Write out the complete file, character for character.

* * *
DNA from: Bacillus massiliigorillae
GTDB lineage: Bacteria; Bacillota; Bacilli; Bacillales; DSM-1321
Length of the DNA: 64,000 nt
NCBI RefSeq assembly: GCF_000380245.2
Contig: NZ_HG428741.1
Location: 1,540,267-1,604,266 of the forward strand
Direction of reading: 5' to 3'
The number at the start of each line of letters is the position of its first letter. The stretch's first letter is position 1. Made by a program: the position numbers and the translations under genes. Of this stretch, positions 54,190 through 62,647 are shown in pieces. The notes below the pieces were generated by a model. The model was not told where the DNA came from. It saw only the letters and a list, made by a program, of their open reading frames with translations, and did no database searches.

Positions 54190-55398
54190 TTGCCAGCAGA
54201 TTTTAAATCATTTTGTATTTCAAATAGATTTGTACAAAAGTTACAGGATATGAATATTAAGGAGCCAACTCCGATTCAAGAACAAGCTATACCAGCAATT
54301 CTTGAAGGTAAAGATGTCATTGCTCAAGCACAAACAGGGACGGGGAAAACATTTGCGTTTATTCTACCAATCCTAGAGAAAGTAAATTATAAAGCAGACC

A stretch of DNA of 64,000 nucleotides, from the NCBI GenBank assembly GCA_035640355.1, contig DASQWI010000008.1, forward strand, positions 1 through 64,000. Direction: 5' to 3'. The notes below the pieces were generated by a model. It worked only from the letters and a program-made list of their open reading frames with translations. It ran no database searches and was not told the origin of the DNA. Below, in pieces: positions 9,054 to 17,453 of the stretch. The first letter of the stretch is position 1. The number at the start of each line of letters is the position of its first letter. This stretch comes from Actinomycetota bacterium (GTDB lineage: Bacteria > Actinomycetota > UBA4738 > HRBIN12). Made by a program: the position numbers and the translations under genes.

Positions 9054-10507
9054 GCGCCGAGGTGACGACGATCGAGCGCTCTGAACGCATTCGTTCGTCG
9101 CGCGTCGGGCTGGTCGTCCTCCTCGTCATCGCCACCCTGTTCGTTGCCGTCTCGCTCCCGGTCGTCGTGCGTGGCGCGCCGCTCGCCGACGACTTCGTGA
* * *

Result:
DNA from: Bacillus massiliigorillae
GTDB lineage: Bacteria; Bacillota; Bacilli; Bacillales; DSM-1321
Length of the DNA: 64,000 nt
NCBI RefSeq assembly: GCF_000380245.2
Contig: NZ_HG428741.1
Location: 1,540,267-1,604,266 of the forward strand
Direction of reading: 5' to 3'
The number at the start of each line of letters is the position of its first letter. The stretch's first letter is position 1. Made by a program: the position numbers and the translations under genes. Of this stretch, positions 54,190 through 62,647 are shown in pieces. The notes below the pieces were generated by a model. The model was not told where the DNA came from. It saw only the letters and a list, made by a program, of their open reading frames with translations, and did no database searches.

Positions 54190-55398
54190 TTGCCAGCAGA
54201 TTTTAAATCATTTTGTATTTCAAATAGATTTGTACAAAAGTTACAGGATATGAATATTAAGGAGCCAACTCCGATTCAAGAACAAGCTATACCAGCAATT
54301 CTTGAAGGTAAAGATGTCATTGCTCAAGCACAAACAGGGACGGGGAAAACATTTGCGTTTATTCTACCAATCCTAGAGAAAGTAAATTATAAAGCAGACC

A stretch of DNA of 64,000 nucleotides, from the NCBI GenBank assembly GCA_035640355.1, contig DASQWI010000008.1, forward strand, positions 1 through 64,000. Direction: 5' to 3'. The notes below the pieces were generated by a model. It worked only from the letters and a program-made list of their open reading frames with translations. It ran no database searches and was not told the origin of the DNA. Below, in pieces: positions 9,054 to 17,453 of the stretch. The first letter of the stretch is position 1. The number at the start of each line of letters is the position of its first letter. This stretch comes from Actinomycetota bacterium (GTDB lineage: Bacteria > Actinomycetota > UBA4738 > HRBIN12). Made by a program: the position numbers and the translations under genes.

Positions 9054-10507
9054 GCGCCGAGGTGACGACGATCGAGCGCTCTGAACGCATTCGTTCGTCG
9101 CGCGTCGGGCTGGTCGTCCTCCTCGTCATCGCCACCCTGTTCGTTGCCGTCTCGCTCCCGGTCGTCGTGCGTGGCGCGCCGCTCGCCGACGACTTCGTGA